One of the most effective ways to get to sleep quickly and stay asleep is to be active throughout the day. If you’re travelling, you’re most likely going to have a busy day climbing mountains and sightseeing.


This means that by the time you reach your bedtime you’ll be asleep like a light and noises that would usually disturb you won’t be a problem. Not only will this improve your sleep but you’ll also enjoy your travel more if doing more activities instead of not taking advantage of being in a new place with new people.

Implement Good Sleep Hygiene

You’re on holiday, so naturally, you’re going to stray slightly from the sleeping routine that you usually have when you’re at home, but you should try to stick to the following:

Have a consistent sleep routine where you wake up and go to sleep at the same time each night. It will be easier for your brain to shut down if it knows what time you’re going to sleep each night.

Of course, you’re going to indulge in different foods and drink, but if you’re serious about maintaining a good sleep routine then stay hydrated with water and avoid alcohol and heavy meals in the evening.

If you can’t stick to the same bedtime each night, then try to have the same pre-bed routine which will also send triggers in your brain that it can relate to sleep. This could be brushing your teeth, taking a warm shower or meditating.

Your mobile phone will be one of your trusty companions in your time away from home, but when you’re trying to sleep, it can be your biggest enemy. You should avoid using your phone within 30 minutes of trying to go to sleep. This is because the blue light the screen emits can interfere with your sleep cycle and delay sleep.

Use Sleep Enhancing Accessories

You shouldn’t go into a hostel expecting it to suit your sleeping routine, but you should come armed with accessories that can help to improve your sleep.

• A black eye mask will help to block out any external light which will be more of a problem in a hostel because you’ll have other guests coming in and out of the room throughout the night.

• Earplugs will block out the sound of other guests talking, snoring or rustling around. Air plugs are incredibly affordable.

• If earplugs aren’t your favoured choice, then you can get a pair of earphones and play white noise sounds which not only block external noise but give you a soothing audio backdrop making falling asleep simple.

These three accessories are incredibly cheap but worth their weight in gold for inducing sleep and limiting disturbances.

Go to Sleep Earlier

This may be hard if you’re keen also to have a good time and party but other people cause the biggest sleep disrupter in hostel dorms, so if you can avoid this noise then there’s a good chance you can get a good night’s sleep.

One way to do this is to get an early night’s sleep because if you’re one of the first to go to sleep, this can give you a better chance of getting into a deep sleep before noisy people arrive allowing you to sleep through the noise.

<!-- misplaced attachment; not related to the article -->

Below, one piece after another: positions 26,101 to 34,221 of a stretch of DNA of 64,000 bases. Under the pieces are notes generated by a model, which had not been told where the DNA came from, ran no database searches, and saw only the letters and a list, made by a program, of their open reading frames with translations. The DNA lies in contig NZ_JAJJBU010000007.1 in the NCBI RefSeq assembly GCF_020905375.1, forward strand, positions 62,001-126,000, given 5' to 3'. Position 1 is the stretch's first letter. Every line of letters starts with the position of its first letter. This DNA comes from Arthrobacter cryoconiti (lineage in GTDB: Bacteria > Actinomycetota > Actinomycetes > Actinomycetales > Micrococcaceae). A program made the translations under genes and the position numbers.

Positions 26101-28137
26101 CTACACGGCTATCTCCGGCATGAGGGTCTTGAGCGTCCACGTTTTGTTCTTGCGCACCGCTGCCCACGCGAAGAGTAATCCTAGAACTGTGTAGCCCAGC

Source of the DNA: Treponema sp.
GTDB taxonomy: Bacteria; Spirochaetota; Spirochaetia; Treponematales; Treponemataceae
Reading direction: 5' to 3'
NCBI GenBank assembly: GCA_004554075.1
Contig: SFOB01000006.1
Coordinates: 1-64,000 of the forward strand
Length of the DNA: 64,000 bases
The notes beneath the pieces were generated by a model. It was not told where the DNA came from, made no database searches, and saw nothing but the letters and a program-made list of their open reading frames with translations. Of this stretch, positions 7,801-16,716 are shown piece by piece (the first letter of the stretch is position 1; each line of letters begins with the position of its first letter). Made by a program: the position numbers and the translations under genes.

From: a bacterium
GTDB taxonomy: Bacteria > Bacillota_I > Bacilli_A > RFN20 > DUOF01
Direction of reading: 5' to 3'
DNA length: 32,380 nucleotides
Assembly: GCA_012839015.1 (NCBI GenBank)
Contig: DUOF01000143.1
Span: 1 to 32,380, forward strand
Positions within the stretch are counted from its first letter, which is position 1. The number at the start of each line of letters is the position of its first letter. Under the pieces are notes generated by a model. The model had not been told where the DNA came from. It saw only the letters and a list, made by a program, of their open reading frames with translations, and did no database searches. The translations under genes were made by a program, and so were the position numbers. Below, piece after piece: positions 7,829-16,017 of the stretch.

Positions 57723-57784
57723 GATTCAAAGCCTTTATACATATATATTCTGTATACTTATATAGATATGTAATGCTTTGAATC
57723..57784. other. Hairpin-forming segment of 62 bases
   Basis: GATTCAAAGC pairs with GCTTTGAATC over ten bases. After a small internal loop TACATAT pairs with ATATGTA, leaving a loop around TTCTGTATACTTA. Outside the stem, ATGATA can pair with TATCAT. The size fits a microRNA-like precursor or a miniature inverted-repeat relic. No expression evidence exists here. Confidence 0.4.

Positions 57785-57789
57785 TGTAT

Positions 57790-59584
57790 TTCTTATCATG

Bring Your Own Pillow

Bringing your pillow from home isn’t an option for everyone because space in your travel bag will be at a premium. You should consider this if you know that you struggle to sleep in new environments.

You’ll be sleeping on an unfamiliar bed and room, but the familiar smell and shape of your pillow will make your body get more used to sleeping in your new room.

Choose a Better Hostel

If you’re staying in a hostel then it’s highly likely that you’re working to a strict budget, but generally speaking, you’ll get what you pay for. Hostels can be extremely cheap per night, but there can sometimes be a trade-off where no amount of savings is worth having a bad nights sleep.

A bad nights sleep can ruin your day plans and if you’re struggling to sleep even after a few nights of acclimatisation then you may need to move to a different hostel.

Take Melatonin

Although we don’t recommend taking sleeping pills, Melatonin is a naturally occurring hormone that’s present in the body. This hormone is released in the brain and is responsible for making you feel tired and ready to sleep.

By regulating sleep and wakefulness, this makes it great to help you to fall asleep in a hostel environment. This is especially useful if you’ve just arrived at a hostel after flying from a different time zone which can make falling asleep even more difficult.

The main benefit of taking Melatonin over a sleeping pill is that you’re unlikely to get the same groggy feeling in the morning that many people experience when taking sleeping pills.

Have a Shower Before Bed

There have been numerous studies that have proven that it’s easier to fall asleep when our core temperature is lower. A cold shower before be is great for cooling down your body especially if you’re in a hostel in a warm climate.

Surprisingly a hot shower can be even more effective. This is because when we have a hot shower, vasodilation occurs which causes blood to move towards the surface of the skin. This is the reason why we get rosy cheeks.

Once you step out of the hot shower, the heat from your skin will then transfer into the colder air around you. This then results in your core temperature falling which then makes it easier to fall asleep.

Choose a Hostel with Air Con

Temperature control plays a big role in your sleep quality so it’s important to choose a hostel that has air con, especially if you’re going to a hot climate.

Without air con, first of all, may take you hours to fall asleep, and when you do finally fall asleep don’t be surprised if you wake up in the middle of the night in a pool of sweat.